My sweetheart was sorry to hear that his affable gardening friend Ralph Sowell of Jackson, Mississippi, had died and, because his printing company’s property was to be repurposed, his raised beds brimming with many dozens of award-winning daffodils and hybrid daylilies had to go.
It turned out that the garden needed to be emptied more quickly than expected, and unfortunately the daffodils were at the peak of bloom or just about to flower. Bulbs physically empty out when they produce flowers and need a few weeks of sunlight energy hitting the growing leaves to re-fatten for next season. The size and diversity of Ralph’s collection added an extra challenge.
By the time I saw the area, Ralph’s daughters and volunteers had left after rehoming as many plants as they were able to. The beds were in disarray, with hollow dips showing where plants had been removed, but it was easy to sense the care and dedication that had gone into both building and dispersing the collection.
A bulldozer was on site to tear up the raised beds and plough in the remaining bulbs, but the driver was about to leave for the day as recent rain had waterlogged the lower lying parts of the site, giving us a small window of opportunity.
I did what any of you would do – walked round lamenting Ralph’s loss (although I had never met him, his daffodils were eloquent character witnesses), picking a few of the flower stems and pointing out pockets of daffodils that had been reluctantly left to their fate, but seemed worth saving.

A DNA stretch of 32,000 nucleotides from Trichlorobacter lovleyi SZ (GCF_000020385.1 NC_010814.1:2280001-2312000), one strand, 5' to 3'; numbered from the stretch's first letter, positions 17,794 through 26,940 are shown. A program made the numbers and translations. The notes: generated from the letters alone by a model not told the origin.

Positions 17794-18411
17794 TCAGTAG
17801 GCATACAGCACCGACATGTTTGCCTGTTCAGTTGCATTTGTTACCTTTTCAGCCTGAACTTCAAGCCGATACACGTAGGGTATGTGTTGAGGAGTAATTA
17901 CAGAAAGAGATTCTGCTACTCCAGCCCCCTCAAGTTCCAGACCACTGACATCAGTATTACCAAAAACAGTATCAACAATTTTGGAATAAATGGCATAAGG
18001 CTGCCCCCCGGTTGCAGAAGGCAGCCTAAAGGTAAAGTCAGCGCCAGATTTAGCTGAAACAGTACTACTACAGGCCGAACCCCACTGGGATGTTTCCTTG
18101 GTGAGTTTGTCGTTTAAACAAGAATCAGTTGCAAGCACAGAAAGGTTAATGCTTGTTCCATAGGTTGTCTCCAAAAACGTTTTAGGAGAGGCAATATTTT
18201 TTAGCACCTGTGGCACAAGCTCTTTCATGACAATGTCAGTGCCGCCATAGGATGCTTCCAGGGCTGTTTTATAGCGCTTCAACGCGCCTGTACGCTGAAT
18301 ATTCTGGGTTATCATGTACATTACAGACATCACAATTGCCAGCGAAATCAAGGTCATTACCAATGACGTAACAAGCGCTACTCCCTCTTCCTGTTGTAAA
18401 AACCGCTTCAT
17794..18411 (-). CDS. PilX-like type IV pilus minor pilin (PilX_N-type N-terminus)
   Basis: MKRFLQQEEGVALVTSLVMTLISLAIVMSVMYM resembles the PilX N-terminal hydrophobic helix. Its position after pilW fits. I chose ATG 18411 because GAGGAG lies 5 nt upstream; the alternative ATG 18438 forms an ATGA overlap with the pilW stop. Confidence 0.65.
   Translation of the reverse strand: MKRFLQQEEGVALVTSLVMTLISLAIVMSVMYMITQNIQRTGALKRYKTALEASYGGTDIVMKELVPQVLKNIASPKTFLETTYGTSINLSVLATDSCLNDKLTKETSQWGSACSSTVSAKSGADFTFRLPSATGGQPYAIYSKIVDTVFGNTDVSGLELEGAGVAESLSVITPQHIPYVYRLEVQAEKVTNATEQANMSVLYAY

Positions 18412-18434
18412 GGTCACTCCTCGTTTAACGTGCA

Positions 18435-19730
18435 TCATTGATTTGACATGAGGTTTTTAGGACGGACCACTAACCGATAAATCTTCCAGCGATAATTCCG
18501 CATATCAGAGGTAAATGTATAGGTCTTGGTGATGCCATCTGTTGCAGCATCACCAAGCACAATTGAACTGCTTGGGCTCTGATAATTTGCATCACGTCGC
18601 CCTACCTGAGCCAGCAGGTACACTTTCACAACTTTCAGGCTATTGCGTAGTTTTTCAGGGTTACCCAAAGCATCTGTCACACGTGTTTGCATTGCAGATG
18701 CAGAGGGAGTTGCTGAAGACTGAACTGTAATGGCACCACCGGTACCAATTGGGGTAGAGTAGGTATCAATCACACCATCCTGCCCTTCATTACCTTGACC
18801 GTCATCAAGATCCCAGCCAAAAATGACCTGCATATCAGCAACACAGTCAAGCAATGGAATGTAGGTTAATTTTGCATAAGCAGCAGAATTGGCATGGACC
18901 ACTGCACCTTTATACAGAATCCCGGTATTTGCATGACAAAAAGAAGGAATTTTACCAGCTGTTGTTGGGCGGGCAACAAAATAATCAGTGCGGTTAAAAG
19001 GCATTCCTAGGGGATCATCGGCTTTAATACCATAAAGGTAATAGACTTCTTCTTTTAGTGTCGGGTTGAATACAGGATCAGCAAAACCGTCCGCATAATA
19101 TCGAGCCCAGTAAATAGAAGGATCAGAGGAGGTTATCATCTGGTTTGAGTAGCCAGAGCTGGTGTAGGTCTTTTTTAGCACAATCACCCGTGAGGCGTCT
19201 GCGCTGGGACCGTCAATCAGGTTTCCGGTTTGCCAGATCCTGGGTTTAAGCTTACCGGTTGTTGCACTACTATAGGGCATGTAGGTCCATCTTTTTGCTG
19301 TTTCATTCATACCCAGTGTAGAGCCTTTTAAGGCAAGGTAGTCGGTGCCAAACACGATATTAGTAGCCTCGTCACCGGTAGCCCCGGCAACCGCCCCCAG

My sweetheart’s garden has few vacant spaces and a plant queue in waiting, and his heart was heavy to think of what happens when a keen gardener dies. After some negotiation, we agreed still to pick out one last clump each.
While several of the more unusual specimens were tempting, we both went for resilience and flower power.
I liberated a shining daffodil covered in buds that produces several white and yellow flowers per stem.
My sweetheart likes the dainty flowers, fragrances and quill-like leaves of jonquils, so he chose a sweetly scented Narcissus jonquilla.
A friendly tree frog was watching us from between daffodil leaves and, not fancying its chances against the bulldozer, we decided to rehome it in our lush water garden. A few days later, we returned to find only a freshly ploughed field, so it had likely escaped a gruesome end.
I’m a poor witness to the breadth and beauty of the Ralph Sowell daffodil collection having only seen it in the last few hours of its history and can only imagine how happily Ralph, his family, friends and colleagues must have contemplated the garden in its full glory when these cheerful flowers were at the height of bloom.
All the daffodils you see here were part of Ralph’s collection. I’ve tried to give a flavour of their forms and colours but as it was hot and sunny I daren’t linger, not wanting them to wilt.
My sweetheart said his one word description of Ralph would be ‘ebullient’ (cheerful, upbeat, enthusiastic), adding he was the type of person just a moment away from bursting into song. I’d say his flowers share something of that nature.
While it was chastening to see the daffodils that got left behind, it’s a comfort to think that the many plants moved will be spreading joy in their new homes for years to come. And after all, daffodils are tough plants: I doubt there is any that has come down to us over the decades without surviving challenging conditions, be that drought, freezing cold, blistering heat or yes, even bulldozers.